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商业 - 金融

LinkedIn的泡沫有多大?

Colin Barr 2011年05月19日

你会相信两年来LinkedIn的价值已增长了19倍吗?

 
天空才是极限

    如果你打算买入LinkedIn的IPO股票,你一定相信这一点。LinkedIn预计将于本周招股,每股超过40美元,远高于2009年春季这家职业社交网站自己评估的2.32美元/股。

    不过,LinkedIn在招股书中承认,公司的股价估算规则已至少作过一次调整。这一聪明举动——你要是知道的话,一定会很震惊——自然是让LinkedIn的创始人、管理者等内部人士受益,损害的是那些以更高IPO价格购股的投资者。这听起来有点熟悉吗?

    LinkedIn期望本周能将IPO价格定在42-45美元/股。这样的价格区间意味着去年赚了1,500万美元的LinkedIn估值为41亿美元。简单计算,即可知估值已是利润的267倍。

    由此不难得出结论,这样的估值让LinkedIn和其他社交网站稳居于泡沫之中。但同样有意思的是看到泡沫是如何吹大的,这一点我们可以从LinkedIn最近提交给美国证券交易委员会(Securities and Exchange Commission)的文件中看出。

    这份文件中有一个章节谈到了在过去两年半里,这家总部位于旧金山的公司董事会是如何为授予员工的6.11亿美元股票期权定价的。

    2009年2月LinkedIn授予的股票期权执行价是2.32美元/股。这一年随后的三次股票期权授予也维持了该执行价。LinkedIn表示,影响估值的因素包括“公司业务的持续疲弱”以及“美国和全球经济的不确定性”。

    但随着业务改善、经济复苏,2009年9月LinkedIn将执行价提高到了3.50美元/股,并维持该水平直到2009年底。2010-2011年间公司以营收增长改善、金融市场走强以及IPO可能性上升为由,七次上调股票期权的执行价。

    但即便是在这么多次上调后,据LinkedIn称“截至2011年3月17日,我们普通股的最新估值”仅为22.59美元/股——接近本月最新提交文件中所列预期发行价的一半。

    在解释这两者间巨大差距的过程中,LinkedIn认为至少部分原因是因为确定发行价区域时,使用的可比同业组迥异于公司估值报告中采用的可比同业组。具体来说,用于确定预期发行价区间的可比公司分析更侧重于与LinkedIn增速类似的互联网公司,而不是不具备这些特征的规模较小的企业。

    换言之,LinkedIn现在要么是在1) 采用实际可比公司,而之前则选择了不如自己的公司,以使股票期权的低执行价显得合理;要么是2) 采用已然高估的可比公司,让将被市场接受的泡沫价变得合理。你选择哪一种?公司发言人未立即回复寻求置评的电子邮件。

    无论怎样,事实上所有IPO公司都有一个特点,LinkedIn也不例外:牺牲IPO投资者的利益,让内部人得利。在你接受邀请加入LinkedIn投资俱乐部之前,要小心了。

    You must if you are planning on buying into its initial public offering. LinkedIn is expected to go public this week at a price above $40 a share. That's a far cry from the $2.32 a share the networking-for-professionals outfit valued itself at as recently as the spring of 2009.

    That said, the company admits in offering documents that it has moved the goalposts at least once in estimating what its shares are worth. That nifty move, you'll be shocked to learn, stands to benefit insiders such as LinkedIn's founders and executives at the expense of those buying in at the inflated IPO price. Does any of this sound familiar?

    LinkedIn is looking to sell shares at between $42 and $45 each this week. An IPO that prices in that range would value the company, which made $15 million last year, at $4.1 billion. That's 267 times earnings if you're keeping score at home.

    It is not too hard to make the case that this valuation puts LinkedIn and its social networking peers firmly in bubble territory. But it's interesting all the same to watch the bubble inflate month by month, which LinkedIn allows us to do in a section of its latest filing with the Securities and Exchange Commission.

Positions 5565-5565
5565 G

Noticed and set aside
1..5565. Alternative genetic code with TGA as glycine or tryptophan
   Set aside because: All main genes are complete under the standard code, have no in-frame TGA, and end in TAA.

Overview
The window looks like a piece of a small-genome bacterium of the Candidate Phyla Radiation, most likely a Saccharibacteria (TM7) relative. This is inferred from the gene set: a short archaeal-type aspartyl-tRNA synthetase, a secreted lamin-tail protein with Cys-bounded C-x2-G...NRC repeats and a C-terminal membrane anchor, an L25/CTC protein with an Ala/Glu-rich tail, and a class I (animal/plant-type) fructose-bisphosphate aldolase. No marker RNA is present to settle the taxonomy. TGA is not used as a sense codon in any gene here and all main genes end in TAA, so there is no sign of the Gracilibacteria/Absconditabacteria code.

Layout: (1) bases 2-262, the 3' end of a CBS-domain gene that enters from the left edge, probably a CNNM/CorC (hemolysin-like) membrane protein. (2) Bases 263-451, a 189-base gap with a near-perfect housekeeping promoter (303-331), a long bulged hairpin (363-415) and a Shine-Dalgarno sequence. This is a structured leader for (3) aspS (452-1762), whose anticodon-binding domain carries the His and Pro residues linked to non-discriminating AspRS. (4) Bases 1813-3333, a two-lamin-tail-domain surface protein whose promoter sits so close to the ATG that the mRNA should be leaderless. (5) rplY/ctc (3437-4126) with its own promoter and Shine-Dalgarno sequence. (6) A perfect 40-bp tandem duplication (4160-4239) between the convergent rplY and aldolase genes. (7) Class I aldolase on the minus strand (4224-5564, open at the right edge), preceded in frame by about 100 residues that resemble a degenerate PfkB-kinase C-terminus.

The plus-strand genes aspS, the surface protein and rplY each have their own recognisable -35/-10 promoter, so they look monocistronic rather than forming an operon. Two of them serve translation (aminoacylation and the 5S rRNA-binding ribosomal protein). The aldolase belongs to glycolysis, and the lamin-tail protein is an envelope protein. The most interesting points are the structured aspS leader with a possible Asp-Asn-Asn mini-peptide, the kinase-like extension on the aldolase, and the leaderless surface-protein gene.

That document contains a section that explains how the San Francisco-based company's board decided to price the $611 million worth of stock options it granted employees in LinkedIn over the past two and a half years.

    When the company granted options in February 2009, for instance, it valued them at $2.32 a share. It maintained that price in three subsequent grants that year. Among the factors in those valuations, LinkedIn said, were "continued weakness in our business" and "uncertainty surrounding the U.S. and global economies."

    But as business picked up and the economy started to recover, the company raised the strike price to $3.50 that September. It maintained that price for the rest of 2009, before citing improving revenue growth, strengthening financial markets and the increasing likelihood of an IPO for seven grant-price increases in 2010 and 2011.

    Even after all those increases, the company said a "contemporaneous valuation of our common stock as of March 17, 2011" put the value at just $22.59 a share -- barely half the expected offering price specified in the latest filing this month.

    The company, eager to explain away that rather large gap, now attributes it at least in part to the use of a substantially different set of comparable companies to determine our price range as compared to the comparable companies utilized in our valuation report. Specifically, the comparable company analysis used to determine our anticipated offering price range focused more on Internet businesses that have similar rates of growth as we do, rather than smaller companies that do not share these characteristics.

    That is to say, LinkedIn is either A) using actual comparable companies now after previously choosing dogs to justify its underpriced stock option grants, or B) using hyped-up comparisons now in order to justify the bubbly market-will-bear price. Which do you prefer? A spokesman didn't immediately return an email seeking comment.

    In any case, there is one characteristic that practically all IPO companies share, and here LinkedIn is no exception: A desire to enrich insiders at the expense of public offering buyers. Be very careful indeed before you accept the invitation to join the LinkedIn investor club.

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